“The only thing about masturbation to be ashamed of is doing it badly.” –Sigmund Freud

This month marks the 25th anniversary of National Masturbation Month, launched in 1995 by Good Vibrations to protest the firing of the U.S. Surgeon General Dr. Joycelyn Elders, appointed by President Clinton. Dr. Elders was fired for responding to questions regarding safe sex by saying that “Masturbation is something that perhaps should be taught.” Conservative members of the administration were not pleased.

It Breaks Down the Status Quo

Although a quarter-century has passed since Dr. Elders' firing, research demonstrates an uneven frequency of masturbation between men and women. Depending on the age range, women are much less likely to have masturbated than men.

Among adolescents, 74% of males, but only 48% of females masturbate. Among older people between 57 and 64 years of age, 63% of men and only 32% of women practice self pleasure.

Only recently, among millennials aged 25 to 29 years do the percentages get closer, with 84% of men and 72% of women enjoying the many benefits of sexual self-pleasuring.

If ever there were a place in life to allow our curiosity free reign, it would be in the realm of our sexual self exploration.

It Reduces the Shame That Keeps Us From Exploring Our Sexuality

Of all the sexual acts on the planet, masturbation leads the way as not only the most commonly practiced and safest, but also the one that most frequently and reliably ends in orgasm. Becoming curious is a powerful antidote to both the fear and the shame that has long shadowed both the desire for and experience of pleasure. Indeed, most sexual educators and therapists consider the ability to self-pleasure the cornerstone of sexual health. Overcoming our childhood prohibitions and shame associated with masturbation positively correlates with the capacity for increased sexual pleasure in adulthood.

But the lag of adopting this healthy behavior is not all that surprising. Feeling isolated and confused with our sexual drive is common. The little sex education that is offered in this country has no requirement of accuracy and offers little more than naming body parts at best. In many states, sex education includes only the promotion of abstinence, which is unfortunate because research demonstrates that factual sex education in adolescence correlates to delayed onset of sexual behaviors.

And yet, self-pleasure doesn’t really need to be taught. If you have ever watched a small child explore their own body and discover with delighted surprise the moment they discover their own highly enervated erogenous zones, then you understand what really needs a re-education is our collective discomfort and shame.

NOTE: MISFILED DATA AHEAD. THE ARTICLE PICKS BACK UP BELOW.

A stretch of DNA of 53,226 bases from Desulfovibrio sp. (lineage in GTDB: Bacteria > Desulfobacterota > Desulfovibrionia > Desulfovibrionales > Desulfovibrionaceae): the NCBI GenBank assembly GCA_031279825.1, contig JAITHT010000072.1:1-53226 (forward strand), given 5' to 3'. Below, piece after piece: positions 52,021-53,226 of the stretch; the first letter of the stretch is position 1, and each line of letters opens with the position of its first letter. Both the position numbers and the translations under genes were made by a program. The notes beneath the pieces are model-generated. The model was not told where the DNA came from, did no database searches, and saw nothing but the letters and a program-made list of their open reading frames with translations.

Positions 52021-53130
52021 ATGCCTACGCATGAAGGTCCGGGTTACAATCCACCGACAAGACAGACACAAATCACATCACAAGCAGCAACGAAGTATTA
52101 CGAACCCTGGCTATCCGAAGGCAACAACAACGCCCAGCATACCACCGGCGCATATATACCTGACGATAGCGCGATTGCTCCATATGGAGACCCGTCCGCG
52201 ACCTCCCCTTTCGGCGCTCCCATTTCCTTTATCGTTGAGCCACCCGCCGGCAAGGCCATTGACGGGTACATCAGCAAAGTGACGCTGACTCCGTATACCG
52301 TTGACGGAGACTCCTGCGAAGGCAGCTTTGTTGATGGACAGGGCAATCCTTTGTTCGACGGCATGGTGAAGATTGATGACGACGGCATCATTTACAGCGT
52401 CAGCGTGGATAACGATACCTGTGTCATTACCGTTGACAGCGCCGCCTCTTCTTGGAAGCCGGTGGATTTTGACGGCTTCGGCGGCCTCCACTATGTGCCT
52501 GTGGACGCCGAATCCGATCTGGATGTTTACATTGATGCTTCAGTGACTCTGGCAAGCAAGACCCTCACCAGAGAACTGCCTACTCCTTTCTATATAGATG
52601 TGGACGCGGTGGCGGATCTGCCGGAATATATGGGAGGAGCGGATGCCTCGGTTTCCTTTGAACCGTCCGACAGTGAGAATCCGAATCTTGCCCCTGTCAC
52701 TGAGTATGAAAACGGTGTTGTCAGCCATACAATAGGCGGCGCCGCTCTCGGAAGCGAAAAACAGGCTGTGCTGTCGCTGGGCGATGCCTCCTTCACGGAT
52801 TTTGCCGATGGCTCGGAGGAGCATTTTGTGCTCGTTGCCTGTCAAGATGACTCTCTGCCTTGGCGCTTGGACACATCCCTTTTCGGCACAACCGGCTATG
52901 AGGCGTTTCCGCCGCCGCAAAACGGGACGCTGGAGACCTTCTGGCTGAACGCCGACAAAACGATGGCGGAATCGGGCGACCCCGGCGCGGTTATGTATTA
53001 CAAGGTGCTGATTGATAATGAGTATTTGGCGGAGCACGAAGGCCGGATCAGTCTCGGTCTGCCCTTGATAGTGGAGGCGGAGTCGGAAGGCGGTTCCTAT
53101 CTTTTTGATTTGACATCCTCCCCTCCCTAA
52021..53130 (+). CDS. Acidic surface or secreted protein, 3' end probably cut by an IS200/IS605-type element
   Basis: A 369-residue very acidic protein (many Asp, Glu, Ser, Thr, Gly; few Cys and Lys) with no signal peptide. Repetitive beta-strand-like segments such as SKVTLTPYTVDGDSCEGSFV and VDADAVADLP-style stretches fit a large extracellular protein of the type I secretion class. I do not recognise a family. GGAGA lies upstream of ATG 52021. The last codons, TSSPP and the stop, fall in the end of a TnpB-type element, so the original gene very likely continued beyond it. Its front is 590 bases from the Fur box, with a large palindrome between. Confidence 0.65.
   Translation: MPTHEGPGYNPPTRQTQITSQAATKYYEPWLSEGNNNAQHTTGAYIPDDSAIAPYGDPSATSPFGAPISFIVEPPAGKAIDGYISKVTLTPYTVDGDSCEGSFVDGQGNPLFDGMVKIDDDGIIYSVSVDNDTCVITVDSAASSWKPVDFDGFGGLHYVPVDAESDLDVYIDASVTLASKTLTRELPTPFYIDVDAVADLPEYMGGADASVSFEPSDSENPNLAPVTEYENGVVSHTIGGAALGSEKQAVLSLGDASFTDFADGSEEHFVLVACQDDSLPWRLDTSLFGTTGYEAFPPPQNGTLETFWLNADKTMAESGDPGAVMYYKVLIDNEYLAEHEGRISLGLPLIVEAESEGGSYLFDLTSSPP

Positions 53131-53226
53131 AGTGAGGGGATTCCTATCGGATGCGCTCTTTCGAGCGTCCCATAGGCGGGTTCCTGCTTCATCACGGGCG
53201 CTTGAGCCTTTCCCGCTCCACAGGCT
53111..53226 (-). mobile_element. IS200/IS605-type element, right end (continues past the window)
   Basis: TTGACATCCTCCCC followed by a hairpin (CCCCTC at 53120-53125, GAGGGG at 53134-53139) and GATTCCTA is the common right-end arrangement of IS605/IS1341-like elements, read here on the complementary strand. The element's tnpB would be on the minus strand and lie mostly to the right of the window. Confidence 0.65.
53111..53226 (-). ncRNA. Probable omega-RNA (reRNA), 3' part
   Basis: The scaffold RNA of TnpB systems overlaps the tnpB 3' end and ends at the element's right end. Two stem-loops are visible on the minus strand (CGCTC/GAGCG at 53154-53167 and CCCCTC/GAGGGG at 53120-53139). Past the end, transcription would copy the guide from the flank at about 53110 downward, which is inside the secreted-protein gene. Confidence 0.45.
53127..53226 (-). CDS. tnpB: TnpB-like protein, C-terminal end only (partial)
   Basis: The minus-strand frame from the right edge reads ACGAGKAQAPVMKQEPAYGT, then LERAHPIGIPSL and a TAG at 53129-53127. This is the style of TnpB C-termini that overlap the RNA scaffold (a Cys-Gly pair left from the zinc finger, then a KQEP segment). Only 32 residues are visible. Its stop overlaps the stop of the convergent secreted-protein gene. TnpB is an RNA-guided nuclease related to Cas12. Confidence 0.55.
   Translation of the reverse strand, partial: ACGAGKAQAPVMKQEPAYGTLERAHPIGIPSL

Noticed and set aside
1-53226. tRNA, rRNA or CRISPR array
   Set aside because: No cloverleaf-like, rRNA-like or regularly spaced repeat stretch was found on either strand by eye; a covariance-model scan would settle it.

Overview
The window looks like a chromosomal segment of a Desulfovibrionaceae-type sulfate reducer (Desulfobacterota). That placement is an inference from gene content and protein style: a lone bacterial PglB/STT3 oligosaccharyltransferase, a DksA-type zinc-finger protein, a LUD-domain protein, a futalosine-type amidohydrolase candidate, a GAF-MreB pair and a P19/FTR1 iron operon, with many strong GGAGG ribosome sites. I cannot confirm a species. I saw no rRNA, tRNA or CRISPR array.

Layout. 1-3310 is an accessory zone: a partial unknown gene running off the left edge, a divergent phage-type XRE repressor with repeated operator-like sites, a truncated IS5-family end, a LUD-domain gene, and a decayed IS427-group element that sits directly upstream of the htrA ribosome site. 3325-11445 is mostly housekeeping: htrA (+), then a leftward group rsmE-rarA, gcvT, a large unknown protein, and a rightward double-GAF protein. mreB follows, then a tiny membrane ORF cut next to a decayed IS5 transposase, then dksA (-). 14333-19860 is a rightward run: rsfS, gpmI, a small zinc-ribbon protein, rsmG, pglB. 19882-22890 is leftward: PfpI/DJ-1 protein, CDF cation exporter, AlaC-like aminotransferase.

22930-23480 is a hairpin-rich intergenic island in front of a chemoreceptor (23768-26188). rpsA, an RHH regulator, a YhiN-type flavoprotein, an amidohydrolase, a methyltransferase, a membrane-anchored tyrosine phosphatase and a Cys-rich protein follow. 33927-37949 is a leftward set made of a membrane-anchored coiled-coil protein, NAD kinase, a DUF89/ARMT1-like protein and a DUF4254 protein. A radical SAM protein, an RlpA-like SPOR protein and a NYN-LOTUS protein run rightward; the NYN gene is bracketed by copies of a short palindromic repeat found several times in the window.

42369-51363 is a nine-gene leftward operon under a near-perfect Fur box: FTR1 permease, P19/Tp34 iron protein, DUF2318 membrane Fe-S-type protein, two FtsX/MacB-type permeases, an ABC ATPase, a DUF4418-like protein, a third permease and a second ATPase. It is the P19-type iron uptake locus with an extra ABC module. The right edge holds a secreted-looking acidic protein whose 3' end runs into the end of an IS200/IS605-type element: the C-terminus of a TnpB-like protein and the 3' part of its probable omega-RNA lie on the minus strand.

It Has An Array of Health Benefits

Would it still be possible in 2020 to be fired from a government position because you suggested that masturbation should be taught? It is hard to say. A 2007 study in Sexual and Relationship Therapy reported a variety of benefits of masturbation for both men and women. These include improved immune system functioning and the health of the prostate; significant pain relief for everything from menstrual cramps to migraines; and stress reduction and better sleep.

But perhaps the most meaningful reason to become acquainted with masturbation is because it is the primary teacher for both men and women learning about their own sexual response. Masturbation can aid men with issues of premature ejaculation as it has the ability to familiarize them with the sensations of climax and master their sense of control. For women, masturbation builds pelvic floor muscles and sensitivity as well as familiarizing them with what kinds of touch leads to orgasm.

Learning how to touch oneself in ways that are pleasurable is foundational to sharing that experience with a partner. Also, solo sexual play can be a great balancer for couples who may have a disparity in sex drive frequency.

And, It Can Build Our Self-Confidence

Perhaps the most important reason to go with your curiosity, and let go of all the judgment and history surrounding this normal sexual behavior is because having access to your own pleasure and orgasm teaches a profound inner lesson: your orgasm is your own. No one else gives it to you or has power over you having it. Having the knowledge and confidence to know what feels good allows you the space and courage to share that most intimate information about yourself with someone else.

Accepting the full responsibility of our own sexual nature, needs and preferences is the gift you bring to a healthy sexual relationship with someone else. All you have to do is let yourself become curious about it.